From the beginning of this election cycle President-Elect Trump claimed the system is rigged, millions of illegal voters voted, the dead have voted, etc. That is until he won and then it was I also won the popular vote as millions voted illegally for Clinton. Historically, voter fraud has hardly been an issue and it has been measured in the tens of thousands of 1%. What is claimed to be voter fraud is usually voting irregularities or issues with the procedures and process of voting. Even though there is no evidence of wide spread voter fraud, it has not stopped states from putting in place new laws to supposedly safe guard the vote and at the same time making it more difficult to vote. Amongst those states who have installed new requirements to vote or register are “9 of the 15 previously covered in whole or in part by Section 5 of the Voting Rights Act because of a state’s history of preventing minorities from voting.

The Electoral Integrity Project is an independent academic project at Harvard University and the University of Sydney. It is directed by Harvard University Professor Pippa Norris and governed by an International Advisory Board. Using 726 political scientists based in local universities in each state, the EIP evaluated the process and procedures of voting in each state using 49 core indicators which were then grouped into 11 ranking categories. The highest attainable ranking in any one category is 100 points. The project reviews the entire electoral cycle from the pre-election stage, the campaign itself, the actual polling day, and the aftermath. The results of the 2016 election and the corresponding state rankings are in Figure 1 (click on the picture for a larger version).

invisible hand

In speaking for the SCOTUS majority vote of 5, Chief Justice John Roberts repealed Section 5 of the Voting Rights Act claiming things had changed dramatically since the 1960s. Congress could no longer require states and counties to get the approval of the Department of Justice to change plans or put in place requirements for minorities to vote. The thought was the additional approval and supervision by the DOJ was no longer needed as these jurisdictions could be trusted to treat minorities fairly going forward.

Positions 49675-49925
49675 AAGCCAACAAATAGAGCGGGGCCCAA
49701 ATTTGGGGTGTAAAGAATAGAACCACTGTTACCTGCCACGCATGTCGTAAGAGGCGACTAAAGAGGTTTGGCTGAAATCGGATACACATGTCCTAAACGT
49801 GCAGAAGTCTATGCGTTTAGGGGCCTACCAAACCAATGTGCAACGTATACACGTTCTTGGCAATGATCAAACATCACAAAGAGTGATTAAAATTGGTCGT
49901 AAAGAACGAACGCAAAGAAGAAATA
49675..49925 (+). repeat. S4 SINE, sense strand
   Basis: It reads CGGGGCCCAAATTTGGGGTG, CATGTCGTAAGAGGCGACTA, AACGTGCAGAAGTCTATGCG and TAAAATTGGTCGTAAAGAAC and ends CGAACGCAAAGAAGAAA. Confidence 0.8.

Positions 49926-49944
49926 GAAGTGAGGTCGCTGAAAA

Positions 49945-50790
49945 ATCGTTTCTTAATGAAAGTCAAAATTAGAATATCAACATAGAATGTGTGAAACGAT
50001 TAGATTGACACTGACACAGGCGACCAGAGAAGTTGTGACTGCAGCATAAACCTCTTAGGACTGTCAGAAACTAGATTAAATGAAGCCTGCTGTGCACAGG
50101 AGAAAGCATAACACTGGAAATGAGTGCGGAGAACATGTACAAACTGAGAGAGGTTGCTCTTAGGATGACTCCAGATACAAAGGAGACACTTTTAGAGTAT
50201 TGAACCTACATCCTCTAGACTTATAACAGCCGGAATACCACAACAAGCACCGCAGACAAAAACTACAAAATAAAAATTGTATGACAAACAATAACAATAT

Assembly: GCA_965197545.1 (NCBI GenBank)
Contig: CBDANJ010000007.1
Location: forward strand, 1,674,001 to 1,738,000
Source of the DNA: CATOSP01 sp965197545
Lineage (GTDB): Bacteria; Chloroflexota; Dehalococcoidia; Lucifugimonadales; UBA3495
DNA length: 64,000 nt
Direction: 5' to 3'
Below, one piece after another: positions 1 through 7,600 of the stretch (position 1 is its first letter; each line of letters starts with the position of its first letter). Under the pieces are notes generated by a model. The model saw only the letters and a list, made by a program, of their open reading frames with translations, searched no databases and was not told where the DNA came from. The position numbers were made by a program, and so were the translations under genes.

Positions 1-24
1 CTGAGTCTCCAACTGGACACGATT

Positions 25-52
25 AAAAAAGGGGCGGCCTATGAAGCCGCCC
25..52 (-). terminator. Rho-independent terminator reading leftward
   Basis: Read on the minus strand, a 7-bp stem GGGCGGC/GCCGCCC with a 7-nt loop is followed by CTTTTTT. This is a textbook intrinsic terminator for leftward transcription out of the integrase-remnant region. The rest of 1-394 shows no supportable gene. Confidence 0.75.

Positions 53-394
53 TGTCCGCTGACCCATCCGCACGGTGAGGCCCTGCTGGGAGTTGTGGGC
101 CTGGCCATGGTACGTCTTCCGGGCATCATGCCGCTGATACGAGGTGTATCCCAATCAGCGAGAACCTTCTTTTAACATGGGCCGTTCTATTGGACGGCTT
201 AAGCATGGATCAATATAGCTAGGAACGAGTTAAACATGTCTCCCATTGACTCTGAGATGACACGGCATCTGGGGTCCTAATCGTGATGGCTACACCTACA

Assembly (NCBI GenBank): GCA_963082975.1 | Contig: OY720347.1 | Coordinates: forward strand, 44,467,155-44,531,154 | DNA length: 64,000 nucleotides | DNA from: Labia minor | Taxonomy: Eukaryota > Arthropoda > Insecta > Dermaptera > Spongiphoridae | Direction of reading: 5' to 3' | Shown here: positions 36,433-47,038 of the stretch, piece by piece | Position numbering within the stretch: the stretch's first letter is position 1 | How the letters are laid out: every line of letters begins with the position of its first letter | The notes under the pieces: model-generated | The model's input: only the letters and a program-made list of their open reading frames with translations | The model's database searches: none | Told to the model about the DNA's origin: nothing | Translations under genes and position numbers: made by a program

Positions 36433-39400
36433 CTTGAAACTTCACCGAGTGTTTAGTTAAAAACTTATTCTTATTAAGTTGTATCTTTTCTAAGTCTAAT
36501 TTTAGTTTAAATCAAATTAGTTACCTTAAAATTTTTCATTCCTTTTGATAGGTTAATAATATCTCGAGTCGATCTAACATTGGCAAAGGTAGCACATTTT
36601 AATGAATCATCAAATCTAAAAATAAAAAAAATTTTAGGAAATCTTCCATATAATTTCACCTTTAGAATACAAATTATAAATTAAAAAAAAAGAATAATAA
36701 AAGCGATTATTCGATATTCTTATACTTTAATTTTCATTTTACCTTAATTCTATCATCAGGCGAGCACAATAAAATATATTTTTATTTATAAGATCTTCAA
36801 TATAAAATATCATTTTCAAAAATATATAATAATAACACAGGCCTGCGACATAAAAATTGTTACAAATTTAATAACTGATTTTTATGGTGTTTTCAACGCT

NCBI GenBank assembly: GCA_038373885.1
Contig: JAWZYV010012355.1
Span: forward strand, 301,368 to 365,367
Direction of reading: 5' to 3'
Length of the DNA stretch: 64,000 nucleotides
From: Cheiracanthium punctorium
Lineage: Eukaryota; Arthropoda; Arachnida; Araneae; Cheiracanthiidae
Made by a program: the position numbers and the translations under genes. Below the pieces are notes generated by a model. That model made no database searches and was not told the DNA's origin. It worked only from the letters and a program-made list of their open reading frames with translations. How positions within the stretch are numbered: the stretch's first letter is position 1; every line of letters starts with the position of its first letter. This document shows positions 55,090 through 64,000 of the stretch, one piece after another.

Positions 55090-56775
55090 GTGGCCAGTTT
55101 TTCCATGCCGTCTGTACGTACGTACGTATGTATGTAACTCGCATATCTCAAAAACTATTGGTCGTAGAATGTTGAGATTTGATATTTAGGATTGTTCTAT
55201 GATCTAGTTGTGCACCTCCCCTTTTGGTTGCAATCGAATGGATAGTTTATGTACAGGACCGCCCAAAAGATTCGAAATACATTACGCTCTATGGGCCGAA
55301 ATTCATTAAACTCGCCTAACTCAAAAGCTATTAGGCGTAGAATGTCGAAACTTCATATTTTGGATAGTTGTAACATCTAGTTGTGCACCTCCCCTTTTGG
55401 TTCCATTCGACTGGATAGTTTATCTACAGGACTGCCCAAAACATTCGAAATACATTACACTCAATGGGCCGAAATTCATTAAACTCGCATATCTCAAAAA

State wide voting restrictions directed at minorities were viewed as a problem of the past when discrimination was blatant. With the passing of decades it was felt these States had outgrown past biases with minorities and could be allowed to govern voting rules and regulation on their own by SCOTUS. Evidence of such was not so positive and recent reviews show the states in the South had the weakest electoral performance overall in 2016. The newly passed North Carolina GOP State House laws to restrict the power of Democrat Governor Roy Cooper before he takes office suggest such thoughts of fairness were optimistic. The Rust Belt ‘Blue Wall’ states of Ohio, Michigan, Pennsylvania, and Wisconsin were also problematic. By contrast, the quality of elections in the Pacific West and New England were viewed positively.

Figure 2 shows the ranking of each state amongst the other states for “perceptions of Electoral Integrity” from the highest Election Integrity at 1 (Vermont) to the lowest Election Integrity (Arizona) at 51 (Click on the picture for a larger version).

invisible hand